derogatory

#1
on some of these social website type places the software recognizes and deletes some words that are considered offensive. Do people have suggestions for derogatory terms that might have escaped the filters ?
 
#5
numpty, though that is now in the dictionary.

Shakespeare may be a rich vein, and Chaucer.
 
#8
Shakespear Insults.jpg
 
#10
Just swear in any one of a number of foreign languages, you know the target is going to google the word to find out what it means.
So you get to insult them and get past the filters.

Insults in all languages! :: MyInsults.com
 
#11
How about: c#nt, pr1ck, tw4tface, kn0b jockey, sh33p sh4gger, m0ng, c0ck, greasewarden. Pretty sure most of those will get through.
 
#14
This has got to be one of, if not the, worst most dullest thread I've ever fucking read. I'm actually looking forward to going on night shift now. Fucking DULL!
 
#15
Dingleberry you snottycockedfuckwit.
 
#17
This has got to be one of, if not the, worst most dullest thread I've ever fucking read. I'm actually looking forward to going on night shift now. Fucking DULL!
I'll save it!

Only yesterday Pakistan issued guidance for naughty words to be deleted from text messages.

Full article here: Butt out! Pakistan telecom watchdog drafts rude text message ban | World news | The Guardian

Guardians of linguistic purity have long warned against the pernicious impact that text messaging may have on the young, but Pakistan officials have taken such concerns to a new extreme by demanding that mobile phone operators block all text messages using offensive words.

With a creativity and dedication to the task unusual for local officialdom, the country's telecoms regulator has issued a list of more than 1000 words and phrases which will be banned.

After serious deliberation and consultation, officials from the Pakistan Telecommunication Authority (PTA) have come up with more than 50 phrases using the word "fuck" and 17 involving "butt".

The list includes several apparently innocuous words and phrases, including "flatulence", "deposit" and "fondle". Others would likely only make sense to frustrated teenagers.

Among the more printable terms are "strap-on", "beat your meat", "crotch rot", "love pistol", "pocket pool" and "quickie".

The officials' flair for the task was apparent, with prohibition embracing more figurative language, such as "flogging the dolphin", and 51 terms with the suffix "ass" – although only one variation of the word 'arse'. There were 17 variants on "tit" and 33 on "cock", with officials managing to produce eight obscenities involving the word "foot".

Mobile phone firms were ordered to stop messages including the offending words this week, although tests by the Guardian suggested the blocking technology was not 100% effective.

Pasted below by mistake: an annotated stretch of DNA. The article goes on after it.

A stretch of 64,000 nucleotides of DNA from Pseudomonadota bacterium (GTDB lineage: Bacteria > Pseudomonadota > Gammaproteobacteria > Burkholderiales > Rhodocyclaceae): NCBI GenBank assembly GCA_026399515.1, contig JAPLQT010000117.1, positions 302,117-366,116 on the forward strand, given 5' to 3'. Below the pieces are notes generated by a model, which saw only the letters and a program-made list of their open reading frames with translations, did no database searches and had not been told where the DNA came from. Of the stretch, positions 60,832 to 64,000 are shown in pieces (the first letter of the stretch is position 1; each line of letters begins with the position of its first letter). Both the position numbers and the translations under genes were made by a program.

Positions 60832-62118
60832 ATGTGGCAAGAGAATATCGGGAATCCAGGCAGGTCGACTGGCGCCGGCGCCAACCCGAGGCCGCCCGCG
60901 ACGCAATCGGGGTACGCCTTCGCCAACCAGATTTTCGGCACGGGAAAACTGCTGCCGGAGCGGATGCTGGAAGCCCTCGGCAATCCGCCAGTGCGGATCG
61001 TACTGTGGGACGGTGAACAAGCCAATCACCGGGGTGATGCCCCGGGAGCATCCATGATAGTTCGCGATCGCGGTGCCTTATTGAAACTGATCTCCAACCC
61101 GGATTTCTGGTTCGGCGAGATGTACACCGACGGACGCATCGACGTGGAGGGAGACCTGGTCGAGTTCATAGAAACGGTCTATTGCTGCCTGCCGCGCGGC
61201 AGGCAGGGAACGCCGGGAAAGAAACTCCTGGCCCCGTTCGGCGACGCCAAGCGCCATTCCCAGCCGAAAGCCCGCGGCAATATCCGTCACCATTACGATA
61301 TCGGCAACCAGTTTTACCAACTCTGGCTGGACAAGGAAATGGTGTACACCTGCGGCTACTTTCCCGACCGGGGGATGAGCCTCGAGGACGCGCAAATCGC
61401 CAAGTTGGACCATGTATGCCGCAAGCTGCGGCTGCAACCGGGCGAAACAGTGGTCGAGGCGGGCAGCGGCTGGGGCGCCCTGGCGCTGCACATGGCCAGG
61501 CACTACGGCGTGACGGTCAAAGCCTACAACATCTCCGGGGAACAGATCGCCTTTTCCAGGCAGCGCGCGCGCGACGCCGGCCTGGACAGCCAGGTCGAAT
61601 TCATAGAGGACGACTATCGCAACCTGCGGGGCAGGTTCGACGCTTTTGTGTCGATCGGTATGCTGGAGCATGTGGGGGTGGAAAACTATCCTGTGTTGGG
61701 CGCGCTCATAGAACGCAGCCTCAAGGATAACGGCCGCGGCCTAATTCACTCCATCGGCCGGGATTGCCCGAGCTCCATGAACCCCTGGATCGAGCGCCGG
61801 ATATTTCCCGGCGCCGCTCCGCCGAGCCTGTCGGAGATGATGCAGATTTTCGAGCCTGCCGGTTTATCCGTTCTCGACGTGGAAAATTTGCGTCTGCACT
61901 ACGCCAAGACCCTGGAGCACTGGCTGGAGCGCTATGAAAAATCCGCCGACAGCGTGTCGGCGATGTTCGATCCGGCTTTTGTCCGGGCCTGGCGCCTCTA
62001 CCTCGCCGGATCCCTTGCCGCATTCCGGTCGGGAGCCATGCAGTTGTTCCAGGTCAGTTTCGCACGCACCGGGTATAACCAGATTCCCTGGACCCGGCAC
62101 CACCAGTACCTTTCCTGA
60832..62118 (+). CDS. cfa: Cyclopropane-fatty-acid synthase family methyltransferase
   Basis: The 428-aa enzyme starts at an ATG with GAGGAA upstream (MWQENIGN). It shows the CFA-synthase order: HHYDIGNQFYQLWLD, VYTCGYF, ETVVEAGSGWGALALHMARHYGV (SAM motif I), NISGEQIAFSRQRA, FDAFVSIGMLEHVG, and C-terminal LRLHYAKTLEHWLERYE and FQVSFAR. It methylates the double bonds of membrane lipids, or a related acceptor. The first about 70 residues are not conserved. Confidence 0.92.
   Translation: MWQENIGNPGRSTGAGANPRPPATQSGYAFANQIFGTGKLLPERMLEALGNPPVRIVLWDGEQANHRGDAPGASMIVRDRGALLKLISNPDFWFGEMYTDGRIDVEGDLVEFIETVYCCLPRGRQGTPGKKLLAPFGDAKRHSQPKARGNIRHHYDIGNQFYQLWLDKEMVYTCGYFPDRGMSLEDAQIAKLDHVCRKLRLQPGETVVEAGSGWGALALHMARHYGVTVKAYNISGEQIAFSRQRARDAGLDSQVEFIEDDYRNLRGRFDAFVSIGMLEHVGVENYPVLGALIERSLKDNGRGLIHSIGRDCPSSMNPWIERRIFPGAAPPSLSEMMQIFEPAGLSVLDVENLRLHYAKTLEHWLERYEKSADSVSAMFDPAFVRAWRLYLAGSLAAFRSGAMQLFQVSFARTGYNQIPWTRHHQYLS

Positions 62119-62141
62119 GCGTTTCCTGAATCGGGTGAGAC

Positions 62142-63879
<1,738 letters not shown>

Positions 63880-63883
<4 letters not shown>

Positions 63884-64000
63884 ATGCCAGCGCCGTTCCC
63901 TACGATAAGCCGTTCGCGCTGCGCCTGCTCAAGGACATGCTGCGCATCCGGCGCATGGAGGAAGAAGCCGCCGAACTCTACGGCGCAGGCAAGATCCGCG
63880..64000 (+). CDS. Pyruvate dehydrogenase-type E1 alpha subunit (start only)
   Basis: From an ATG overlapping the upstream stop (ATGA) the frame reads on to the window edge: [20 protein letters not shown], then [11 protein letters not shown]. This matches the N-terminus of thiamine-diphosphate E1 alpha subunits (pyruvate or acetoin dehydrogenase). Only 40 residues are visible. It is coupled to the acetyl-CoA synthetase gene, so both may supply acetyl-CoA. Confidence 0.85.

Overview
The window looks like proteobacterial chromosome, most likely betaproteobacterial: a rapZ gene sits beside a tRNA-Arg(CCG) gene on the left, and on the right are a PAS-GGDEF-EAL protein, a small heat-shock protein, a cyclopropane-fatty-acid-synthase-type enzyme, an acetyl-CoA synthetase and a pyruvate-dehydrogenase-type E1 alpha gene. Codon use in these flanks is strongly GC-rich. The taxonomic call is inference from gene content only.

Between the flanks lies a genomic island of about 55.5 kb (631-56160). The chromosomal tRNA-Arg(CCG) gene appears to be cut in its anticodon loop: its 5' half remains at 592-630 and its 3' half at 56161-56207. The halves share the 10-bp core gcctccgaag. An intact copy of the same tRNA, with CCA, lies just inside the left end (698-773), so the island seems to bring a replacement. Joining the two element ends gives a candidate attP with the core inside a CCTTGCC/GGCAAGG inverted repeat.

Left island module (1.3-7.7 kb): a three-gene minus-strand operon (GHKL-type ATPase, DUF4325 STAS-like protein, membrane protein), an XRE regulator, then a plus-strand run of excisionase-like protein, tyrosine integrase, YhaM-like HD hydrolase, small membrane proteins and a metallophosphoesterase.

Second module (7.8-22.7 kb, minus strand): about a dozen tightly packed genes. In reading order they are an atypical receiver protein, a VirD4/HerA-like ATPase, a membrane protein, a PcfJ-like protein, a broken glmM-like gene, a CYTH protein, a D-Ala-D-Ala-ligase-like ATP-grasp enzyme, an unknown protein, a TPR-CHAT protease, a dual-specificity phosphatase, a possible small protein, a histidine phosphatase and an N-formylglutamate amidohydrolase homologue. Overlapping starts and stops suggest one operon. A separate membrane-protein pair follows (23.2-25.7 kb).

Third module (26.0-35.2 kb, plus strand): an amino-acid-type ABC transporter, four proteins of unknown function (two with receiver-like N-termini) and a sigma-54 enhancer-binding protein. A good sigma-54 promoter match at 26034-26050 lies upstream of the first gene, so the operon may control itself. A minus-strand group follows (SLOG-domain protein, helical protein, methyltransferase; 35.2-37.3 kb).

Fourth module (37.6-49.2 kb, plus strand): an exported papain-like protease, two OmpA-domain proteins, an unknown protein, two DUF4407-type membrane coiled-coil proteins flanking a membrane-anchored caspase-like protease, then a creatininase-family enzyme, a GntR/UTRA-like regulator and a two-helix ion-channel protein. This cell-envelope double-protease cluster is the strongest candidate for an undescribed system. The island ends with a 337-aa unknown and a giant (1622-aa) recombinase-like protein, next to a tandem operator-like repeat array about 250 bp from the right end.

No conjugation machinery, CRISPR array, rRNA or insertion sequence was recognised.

While admitting that Pakistan's constitution guaranteed free speech, the regulator told mobile phone companies that such freedom was "not unrestricted" under court rulings. Furthermore, said the telecom watchdog, they had obligations under their licences to prevent "obnoxious communication".

In the letter to mobile phone firms, watchdog director Muhammad Talib Doger said "the system should be implemented within seven days ... and a report submitted to PTA on monthly basis on the number of blocked SMSs".

The list was attached to the letter, with 1,109 words and phrases in English to be banned and 586 in the national language, Urdu, a tongue that also offers many rich possibilities for abuse. The watchdog has yet to tackle obscenity in Pakistan's four main regional languages, including the raucous Punjabi.

Despite being a less-developed country, mobile phones are used widely across society, even in remote villages.

Mohammad Younis, a spokesman for the PTA, said the ban was "the result of numerous meetings and consultations with stakeholders" after consumers complained of receiving offensive text messages. He said the list was not finished and the authority would continue to add to it.

"Nobody would like this happening to their young boy or girl," said Younis.

Mobile operators expect the PTA to fine them for any banned words that get through, which means that they will have to cut the connection of customers who persistently try to send such messages.
Pakistan continues its downwards spiral into medieval obscurity...
 
#18
So, their consultation consisted of some Pakistanis spending the day thinking up naughty words, then they decided to censor out most the fuckin Oxford Dictionary anyway to please a few 'stakeholders'...

'While admitting that Pakistan's constitution guaranteed free speech, the regulator told mobile phone companies that such freedom was "not unrestricted" under court rulings.'
In other words, they don't have free speech.
 
#19
"Duller than a nightshift" will probably get through, until it goes viral and gets banned.
 
#20
Crevice.
 
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